Inviting your colleagues to your wedding can be tricky business. As with any other type of potential guest, there are several ways to approach your invitations and each has its pluses and minuses. Most people use email or the Internet for various tasks, so using that format is an inexpensive way to ask them. Others believe that traditional means are the way to go. Simply sending out physical invitations to your colleagues can be the classiest way, but it might not be necessary.
Ask them personally in a face-to-face conversation, preferably before or after work. Speak with all of your colleagues and let them know that you are getting married. This opens up a conversation and will give you a good idea if they will attend if asked. This personal invitation can be great for estimating how many of them will attend your wedding for planning purposes. Getting soft commitments can save you time and money on formal invites.
Invite your colleagues through email. Although relatively impersonal, an email to your colleagues can be a quick way to let them know where and when your wedding will take place. The email also allows them to politely decline without any uncomfortable feelings. Email invites are common in the digital age, but can be too impersonal for you if you are traditional. Personalize each email or send out a mass email with the information.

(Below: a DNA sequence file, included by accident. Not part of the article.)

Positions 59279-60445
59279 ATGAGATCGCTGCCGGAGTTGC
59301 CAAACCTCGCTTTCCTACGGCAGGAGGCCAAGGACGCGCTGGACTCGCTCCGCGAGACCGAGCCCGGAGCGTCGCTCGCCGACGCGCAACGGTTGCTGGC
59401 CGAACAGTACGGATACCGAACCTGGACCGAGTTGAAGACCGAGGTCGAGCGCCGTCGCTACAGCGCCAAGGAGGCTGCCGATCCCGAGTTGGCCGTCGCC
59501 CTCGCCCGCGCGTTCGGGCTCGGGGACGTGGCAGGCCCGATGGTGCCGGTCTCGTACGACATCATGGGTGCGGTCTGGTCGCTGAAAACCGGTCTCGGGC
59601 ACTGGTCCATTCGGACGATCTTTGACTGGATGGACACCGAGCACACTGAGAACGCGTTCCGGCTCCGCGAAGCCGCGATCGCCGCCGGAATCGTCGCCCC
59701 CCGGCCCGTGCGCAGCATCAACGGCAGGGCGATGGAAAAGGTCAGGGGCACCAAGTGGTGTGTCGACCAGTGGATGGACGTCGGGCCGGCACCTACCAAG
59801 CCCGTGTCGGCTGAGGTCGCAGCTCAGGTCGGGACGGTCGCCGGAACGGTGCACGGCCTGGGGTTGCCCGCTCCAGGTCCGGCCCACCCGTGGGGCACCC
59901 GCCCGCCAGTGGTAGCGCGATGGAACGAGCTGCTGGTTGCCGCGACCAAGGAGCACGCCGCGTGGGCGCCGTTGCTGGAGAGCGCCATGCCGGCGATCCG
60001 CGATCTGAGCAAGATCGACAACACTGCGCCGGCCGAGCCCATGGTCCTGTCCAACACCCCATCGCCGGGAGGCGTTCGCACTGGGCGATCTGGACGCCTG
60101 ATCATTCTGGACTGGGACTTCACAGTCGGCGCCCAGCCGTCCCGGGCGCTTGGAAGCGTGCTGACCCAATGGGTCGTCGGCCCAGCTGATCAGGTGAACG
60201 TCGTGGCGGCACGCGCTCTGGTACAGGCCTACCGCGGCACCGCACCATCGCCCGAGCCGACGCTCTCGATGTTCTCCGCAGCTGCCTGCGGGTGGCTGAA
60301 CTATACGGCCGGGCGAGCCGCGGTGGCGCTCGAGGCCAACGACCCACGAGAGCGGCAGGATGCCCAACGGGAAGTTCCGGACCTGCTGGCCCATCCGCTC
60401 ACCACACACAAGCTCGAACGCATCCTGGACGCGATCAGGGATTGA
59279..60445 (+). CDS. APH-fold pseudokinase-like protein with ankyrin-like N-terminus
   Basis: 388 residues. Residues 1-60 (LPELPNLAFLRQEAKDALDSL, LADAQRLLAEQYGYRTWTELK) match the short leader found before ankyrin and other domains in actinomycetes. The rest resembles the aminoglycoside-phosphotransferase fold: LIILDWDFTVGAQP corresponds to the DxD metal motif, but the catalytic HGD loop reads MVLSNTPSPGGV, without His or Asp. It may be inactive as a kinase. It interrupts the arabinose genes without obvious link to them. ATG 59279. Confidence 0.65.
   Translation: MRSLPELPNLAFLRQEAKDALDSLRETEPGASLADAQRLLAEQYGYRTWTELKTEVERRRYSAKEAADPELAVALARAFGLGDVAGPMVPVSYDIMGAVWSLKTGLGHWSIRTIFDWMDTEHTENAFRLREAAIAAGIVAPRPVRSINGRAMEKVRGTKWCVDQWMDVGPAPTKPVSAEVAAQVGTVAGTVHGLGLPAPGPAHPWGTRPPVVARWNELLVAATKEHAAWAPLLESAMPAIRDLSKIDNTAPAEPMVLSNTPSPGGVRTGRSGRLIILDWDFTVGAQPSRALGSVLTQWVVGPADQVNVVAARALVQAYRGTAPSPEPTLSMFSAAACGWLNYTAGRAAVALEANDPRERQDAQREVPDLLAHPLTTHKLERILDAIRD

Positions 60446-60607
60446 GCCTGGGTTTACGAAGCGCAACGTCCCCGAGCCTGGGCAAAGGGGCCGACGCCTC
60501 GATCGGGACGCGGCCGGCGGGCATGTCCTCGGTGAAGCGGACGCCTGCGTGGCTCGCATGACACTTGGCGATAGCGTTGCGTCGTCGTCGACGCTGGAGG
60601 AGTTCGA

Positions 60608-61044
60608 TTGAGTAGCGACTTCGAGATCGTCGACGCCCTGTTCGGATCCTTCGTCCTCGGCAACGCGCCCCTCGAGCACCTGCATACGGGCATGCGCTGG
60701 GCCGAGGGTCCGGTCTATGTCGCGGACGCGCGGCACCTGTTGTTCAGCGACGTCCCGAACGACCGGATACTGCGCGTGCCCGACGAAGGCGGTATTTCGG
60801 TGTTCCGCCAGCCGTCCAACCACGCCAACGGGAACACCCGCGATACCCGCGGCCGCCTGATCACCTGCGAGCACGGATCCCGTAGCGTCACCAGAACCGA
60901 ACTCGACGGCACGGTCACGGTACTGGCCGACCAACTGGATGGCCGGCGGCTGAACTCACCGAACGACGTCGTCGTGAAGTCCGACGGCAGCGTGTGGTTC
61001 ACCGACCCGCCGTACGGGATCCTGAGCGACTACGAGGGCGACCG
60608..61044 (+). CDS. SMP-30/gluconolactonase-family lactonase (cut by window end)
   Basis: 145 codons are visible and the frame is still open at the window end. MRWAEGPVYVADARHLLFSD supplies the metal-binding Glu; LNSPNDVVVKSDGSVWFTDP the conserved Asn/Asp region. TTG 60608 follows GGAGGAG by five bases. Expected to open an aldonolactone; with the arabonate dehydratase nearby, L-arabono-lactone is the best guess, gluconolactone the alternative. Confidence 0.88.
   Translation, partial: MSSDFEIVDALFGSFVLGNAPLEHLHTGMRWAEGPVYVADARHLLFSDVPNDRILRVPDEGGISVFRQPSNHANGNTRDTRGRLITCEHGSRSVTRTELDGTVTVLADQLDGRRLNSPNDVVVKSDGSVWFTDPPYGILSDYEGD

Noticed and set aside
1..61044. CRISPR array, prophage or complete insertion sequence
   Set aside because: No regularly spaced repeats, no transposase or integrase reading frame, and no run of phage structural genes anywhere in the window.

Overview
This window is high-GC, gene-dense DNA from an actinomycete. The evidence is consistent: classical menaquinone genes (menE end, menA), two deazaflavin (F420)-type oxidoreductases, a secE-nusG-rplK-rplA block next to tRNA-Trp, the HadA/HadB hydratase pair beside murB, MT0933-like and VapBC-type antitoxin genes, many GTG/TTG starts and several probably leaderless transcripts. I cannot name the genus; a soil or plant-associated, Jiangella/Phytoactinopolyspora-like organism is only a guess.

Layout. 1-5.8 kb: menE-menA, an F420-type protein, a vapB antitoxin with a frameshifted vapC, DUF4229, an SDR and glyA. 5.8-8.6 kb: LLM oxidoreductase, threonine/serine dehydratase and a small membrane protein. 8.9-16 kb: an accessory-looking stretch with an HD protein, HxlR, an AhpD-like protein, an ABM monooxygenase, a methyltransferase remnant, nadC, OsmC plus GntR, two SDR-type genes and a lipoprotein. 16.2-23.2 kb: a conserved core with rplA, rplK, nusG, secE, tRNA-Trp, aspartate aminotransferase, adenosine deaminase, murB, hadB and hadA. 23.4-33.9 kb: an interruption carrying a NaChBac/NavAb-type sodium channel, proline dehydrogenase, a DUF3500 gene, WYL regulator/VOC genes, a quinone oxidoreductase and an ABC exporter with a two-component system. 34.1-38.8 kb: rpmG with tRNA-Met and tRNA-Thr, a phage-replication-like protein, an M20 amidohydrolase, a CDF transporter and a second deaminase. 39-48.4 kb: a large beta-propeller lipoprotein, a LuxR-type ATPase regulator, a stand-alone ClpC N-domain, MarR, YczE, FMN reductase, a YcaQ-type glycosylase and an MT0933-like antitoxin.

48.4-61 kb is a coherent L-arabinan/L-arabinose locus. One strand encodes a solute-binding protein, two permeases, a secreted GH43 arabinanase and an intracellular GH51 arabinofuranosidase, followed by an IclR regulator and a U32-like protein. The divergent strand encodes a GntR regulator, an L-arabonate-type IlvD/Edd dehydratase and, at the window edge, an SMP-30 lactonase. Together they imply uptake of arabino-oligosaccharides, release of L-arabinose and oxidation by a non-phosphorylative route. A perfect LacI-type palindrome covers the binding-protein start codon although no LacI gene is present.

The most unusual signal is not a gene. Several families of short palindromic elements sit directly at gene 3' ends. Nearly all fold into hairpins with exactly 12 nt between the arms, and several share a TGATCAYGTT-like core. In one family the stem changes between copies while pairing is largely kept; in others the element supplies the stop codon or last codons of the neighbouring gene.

Mail out invitations to colleagues, which is the traditional way to invite someone to your wedding. Wedding invitations can be mailed to physical addresses in bulk at the post office. Get all of your colleague's addresses and write their address on the front of each invitation. The invitation should include an RSVP for the wedding and all pertinent information regarding the time, place and date. Include your return address so that any undelivered invitations come back to you.
Send out personalized e-vites to colleagues for your wedding. E-vites are similar to traditional wedding invitations but are delivered electronically. Go to a site that specializes in e-vites and choose a template that best fits the theme of your wedding. Get all of your colleague's email address and send the e-vites off in anticipation of your wedding day. E-vites are often available free online, so the money you save on invitations can be used for other matters.
Call all of your colleagues on the phone. Get their phone numbers and call colleagues you plan to invite on the phone. This may be a preferred method over face-to-face interaction as it is done when you are not at work and allows your colleague to say no more easily. Make a list and check off who is and who is not going after each call to keep track of your total head count.
Do not send invitations to colleagues by posting the invite on company bulletin boards or email lists; this is too impersonal and could result in a colleague who you do not want to attend showing up at the wedding.